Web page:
The phrases “pérfidis Judǽis” and “Judáicam perfídiam” had caused confusion. That Latin word can mean “treacherous.” It can also mean “faithless.” Eugenio Zolli—formerly Chief Rabbi of Rome who became Catholic in 1945, choosing the name “Eugenio” in honor of Pius XII—asked Pius XII to eliminate this word from the prayer. Pius XII explained to Zolli that the correct translation in the Catholic liturgical context was “incredulous.” But Pope John XXIII did remove “pérfidis” in 1959: 1

    * *  PDF 1961 Version (English & Latin) — FULTON SHEEN MISSAL

That form—with genuflection but without “pérfidis”—was used in the Extraordinary Form until Pope Benedict replaced it with a prayer he composed. Here’s why Pope Benedict XVI made the change:

“A change also seemed necessary to me in the ancient liturgy. In fact, the formula was such as to truly wound the Jews, and it certainly did not express in a positive way the great, profound unity between Old and New Testament. For this reason, I thought that a modification was necessary in the ancient liturgy, in particular in reference to our relationship with our Jewish friends.”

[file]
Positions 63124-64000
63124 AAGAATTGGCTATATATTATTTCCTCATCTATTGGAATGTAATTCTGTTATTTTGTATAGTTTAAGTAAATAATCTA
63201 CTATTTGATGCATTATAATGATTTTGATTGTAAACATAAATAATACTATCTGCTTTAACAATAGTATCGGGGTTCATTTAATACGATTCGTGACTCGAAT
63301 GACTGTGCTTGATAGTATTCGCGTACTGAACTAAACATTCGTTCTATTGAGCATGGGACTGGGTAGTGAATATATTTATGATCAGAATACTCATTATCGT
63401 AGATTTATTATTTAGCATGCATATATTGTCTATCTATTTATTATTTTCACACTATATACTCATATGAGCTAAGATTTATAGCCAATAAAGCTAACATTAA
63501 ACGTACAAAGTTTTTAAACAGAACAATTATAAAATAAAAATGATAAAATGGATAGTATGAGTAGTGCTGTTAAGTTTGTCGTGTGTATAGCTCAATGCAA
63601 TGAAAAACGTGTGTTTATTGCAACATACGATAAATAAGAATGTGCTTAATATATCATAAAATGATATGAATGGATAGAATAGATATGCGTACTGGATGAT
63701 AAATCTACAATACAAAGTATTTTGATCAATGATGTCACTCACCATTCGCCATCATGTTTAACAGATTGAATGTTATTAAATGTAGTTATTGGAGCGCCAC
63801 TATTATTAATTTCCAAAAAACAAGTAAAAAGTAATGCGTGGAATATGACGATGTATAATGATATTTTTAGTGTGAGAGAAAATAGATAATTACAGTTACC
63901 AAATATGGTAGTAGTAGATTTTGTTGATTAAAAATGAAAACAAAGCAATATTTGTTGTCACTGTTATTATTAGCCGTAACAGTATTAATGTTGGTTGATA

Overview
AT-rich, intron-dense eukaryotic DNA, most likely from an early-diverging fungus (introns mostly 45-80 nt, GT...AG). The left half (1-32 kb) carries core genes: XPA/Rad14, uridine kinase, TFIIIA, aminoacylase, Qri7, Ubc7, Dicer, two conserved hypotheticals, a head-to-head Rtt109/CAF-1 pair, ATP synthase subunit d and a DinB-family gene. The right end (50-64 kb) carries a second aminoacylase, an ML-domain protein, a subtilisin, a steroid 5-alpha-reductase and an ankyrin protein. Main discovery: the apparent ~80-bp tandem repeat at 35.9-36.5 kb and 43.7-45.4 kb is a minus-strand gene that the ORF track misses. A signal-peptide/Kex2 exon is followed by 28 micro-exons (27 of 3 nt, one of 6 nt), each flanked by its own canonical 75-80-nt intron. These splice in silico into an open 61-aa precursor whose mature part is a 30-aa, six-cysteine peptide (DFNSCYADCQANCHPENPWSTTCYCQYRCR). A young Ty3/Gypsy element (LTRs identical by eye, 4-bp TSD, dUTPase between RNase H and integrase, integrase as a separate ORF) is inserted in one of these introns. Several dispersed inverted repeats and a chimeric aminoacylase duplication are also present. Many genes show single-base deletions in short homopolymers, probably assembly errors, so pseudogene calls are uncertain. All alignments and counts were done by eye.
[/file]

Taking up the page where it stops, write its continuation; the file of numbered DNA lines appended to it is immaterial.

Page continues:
Here’s how the Replacement Prayer by Pope Benedict XVI appears in the CAMPION MISSAL:

    * *  PDF EF “Replacement” by Pope Benedict XVI

Very few people realize the prayer was changed again in the 1965 edition of the Missale Romanum:

    * *  PDF Download • Prayer for the Jews (1965 Missal)

Pope Paul VI changed the prayer again in 1970. Here’s the current English translation, which is almost identical to the former version by ICEL:

    * *  PDF 1970’s version (Novus Ordo)

For the record, here’s the Replacement Prayer by Pope Benedict XVI:

ET US PRAY ALSO for the Jews: May our God and Lord enlighten their hearts, so that they may acknowledge Jesus Christ, savior of all men.
Let us pray.
Vs. Let us kneel.
R. Arise.
LMIGHTY and everlasting God, who desirest that all men be saved and come to the knowledge of truth, mercifully grant that, as the fullness of the Gentiles enters into Thy Church, all Israel may be saved. Through Christ Our Lord.
R.  Amen.
RÉMUS et pro Judǽis: ut Deus et Dóminus noster illúminet corda eórum, ut agnóscant Jesum Christum salvatórem ómnium hóminum.
Vs.  Flectámus génua.
R.  Leváte.
MNÍPOTENS sempitérne De­us, qui vis ut omnes hómi­nes salvi fiant et ad agnitiónem veritátis véniant, concéde propítius, ut plenitúdine géntium in Ecclésiam Tuam intránte omnis Israël salvus fiat. Per Christum Dóminum nostrum.
R.  Amen.